Lajos Katona does not consciously declare himself a sculptor, he calls his sculptures form experimental plastics. Yet his works are much more than simple experiments. They are full of soul, love, and a captivating, archaic interpretation and understanding of life.
Born in 1941 in Szilágy County, Sarmaság. At the age of nine, he had an accident, losing his right hand and most of his sight in an explosion. By the age of eighteen he was completely blind. In 1968, he graduated from the Babes-Bolyai University in philosophy, pedagogy and history. With a teaching degree in hand, he took a job in 1968 at the High School for the Visually Impaired in Cluj-Napoca, where he taught for thirty-five years until his retirement in 2003.
At the High School, he taught mathematics for twenty-five years in grades V-VIII. In the practice of teaching geometry, he experimented for decades with the development of a drawing apparatus, and in a thesis in 1981 he summarised his practical experience. The title of the thesis was “Contributions to the development of a technology for teflography (convex drawing of the blind)”. He patented the drawing device – which can be used to teach geometry to blind people, as it allows them to draw convex, tactile plane lines – in Budapest.
He has been sculpting since 1975 and has produced more than 30 works. His sculptures have been exhibited several times in Hungary. He currently lives in Kolozsvár with his wife, Gizella Katona.
“These works were made with the aim of trying out a phenomenon in special education. I was guided in my work by the question of how forms can be produced by tactile perception alone, to the exclusion of vision, to use this technical term – how to achieve forms that can be visually interpreted. I work slowly, so my progress is very slow. I choose a large raw material, I try to realise the original, initial idea, the forms evolve as I go, but the raw material itself gives me also ideas and I work with the wood for quite a long time until the system of forms is created. You can see in the forms that there are recognisable form motifs, but there is a lot of spontaneous structure.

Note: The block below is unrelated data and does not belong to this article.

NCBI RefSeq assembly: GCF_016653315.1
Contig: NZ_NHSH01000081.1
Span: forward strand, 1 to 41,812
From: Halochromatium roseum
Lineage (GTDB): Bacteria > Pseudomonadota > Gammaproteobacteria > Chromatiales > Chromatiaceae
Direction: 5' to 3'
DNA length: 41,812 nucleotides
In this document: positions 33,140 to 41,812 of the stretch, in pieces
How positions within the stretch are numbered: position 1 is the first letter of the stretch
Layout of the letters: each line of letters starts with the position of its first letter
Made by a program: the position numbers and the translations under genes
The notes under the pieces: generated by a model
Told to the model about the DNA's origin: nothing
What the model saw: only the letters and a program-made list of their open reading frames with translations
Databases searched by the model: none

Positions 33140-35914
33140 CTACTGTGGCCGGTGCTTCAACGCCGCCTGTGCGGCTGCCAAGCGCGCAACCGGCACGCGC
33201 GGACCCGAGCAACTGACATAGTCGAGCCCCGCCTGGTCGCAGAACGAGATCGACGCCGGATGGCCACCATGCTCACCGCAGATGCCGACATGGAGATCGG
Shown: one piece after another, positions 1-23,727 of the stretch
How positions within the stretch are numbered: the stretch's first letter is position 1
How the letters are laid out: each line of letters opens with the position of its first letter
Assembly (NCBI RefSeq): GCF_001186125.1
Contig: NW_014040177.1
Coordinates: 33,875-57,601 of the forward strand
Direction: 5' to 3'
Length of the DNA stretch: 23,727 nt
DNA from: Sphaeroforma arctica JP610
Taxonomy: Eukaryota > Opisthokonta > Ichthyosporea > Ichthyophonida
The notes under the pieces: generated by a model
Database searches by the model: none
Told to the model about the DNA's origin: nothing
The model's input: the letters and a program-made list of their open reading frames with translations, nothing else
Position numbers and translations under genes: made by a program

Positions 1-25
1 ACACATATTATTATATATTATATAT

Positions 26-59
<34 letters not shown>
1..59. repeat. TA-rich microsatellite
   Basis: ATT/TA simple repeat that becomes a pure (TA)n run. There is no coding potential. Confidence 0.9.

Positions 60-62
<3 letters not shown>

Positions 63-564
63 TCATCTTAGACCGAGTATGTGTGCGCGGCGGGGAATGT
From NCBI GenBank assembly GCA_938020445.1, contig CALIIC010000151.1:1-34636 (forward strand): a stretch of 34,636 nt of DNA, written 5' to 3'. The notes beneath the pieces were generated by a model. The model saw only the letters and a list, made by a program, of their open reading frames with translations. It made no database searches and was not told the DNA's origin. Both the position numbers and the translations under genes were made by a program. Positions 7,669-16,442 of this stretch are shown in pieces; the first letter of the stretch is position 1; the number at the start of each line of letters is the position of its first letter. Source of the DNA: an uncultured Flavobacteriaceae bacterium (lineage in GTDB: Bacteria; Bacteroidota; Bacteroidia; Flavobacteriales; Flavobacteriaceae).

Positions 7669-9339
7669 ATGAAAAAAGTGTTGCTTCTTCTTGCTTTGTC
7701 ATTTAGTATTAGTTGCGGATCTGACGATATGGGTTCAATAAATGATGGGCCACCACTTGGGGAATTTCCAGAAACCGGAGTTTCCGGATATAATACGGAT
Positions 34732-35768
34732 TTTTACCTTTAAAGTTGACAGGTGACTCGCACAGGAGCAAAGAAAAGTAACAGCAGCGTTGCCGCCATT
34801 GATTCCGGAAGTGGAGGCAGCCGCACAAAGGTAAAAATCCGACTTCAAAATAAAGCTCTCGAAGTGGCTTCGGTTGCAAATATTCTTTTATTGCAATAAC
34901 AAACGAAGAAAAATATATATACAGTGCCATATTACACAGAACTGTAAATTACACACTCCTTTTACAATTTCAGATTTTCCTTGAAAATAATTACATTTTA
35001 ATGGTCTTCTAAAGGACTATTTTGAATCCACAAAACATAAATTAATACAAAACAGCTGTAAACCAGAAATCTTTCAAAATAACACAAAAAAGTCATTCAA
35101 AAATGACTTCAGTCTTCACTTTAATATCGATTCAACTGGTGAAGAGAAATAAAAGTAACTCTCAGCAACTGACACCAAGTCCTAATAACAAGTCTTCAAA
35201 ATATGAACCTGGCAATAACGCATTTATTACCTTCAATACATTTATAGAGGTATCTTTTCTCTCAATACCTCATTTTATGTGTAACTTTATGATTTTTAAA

In many cases, the wood itself gives ideas. I usually carve the wood in a way that respects its structure. I carve along the grain. I incorporate elements into the shapes that are specifically recognizable details. These are parts of the human body, or the human as a whole. Because this form is completely accessible to me. The idea that man is the most important form is also significant. This is of interest to everyone.”
He bequeathed more than 30 works to the Foundation for the Hungarian Visually Impaired in Transylvania. The drawing apparatus, which he had experimented with for decades, was bequeathed to the Foundation, together with its designs and patent rights. We are grateful for it and will do our best to preserve and cherish it in a worthy manner. The sculptures will soon be exhibited in Székelyudvarhely.
In addition to this, Mr. Lajos Katona and his wife donated 94,000 ron as private donors to support the Hungarian School for the Blind. May God pay and keep them healthy! Thank you!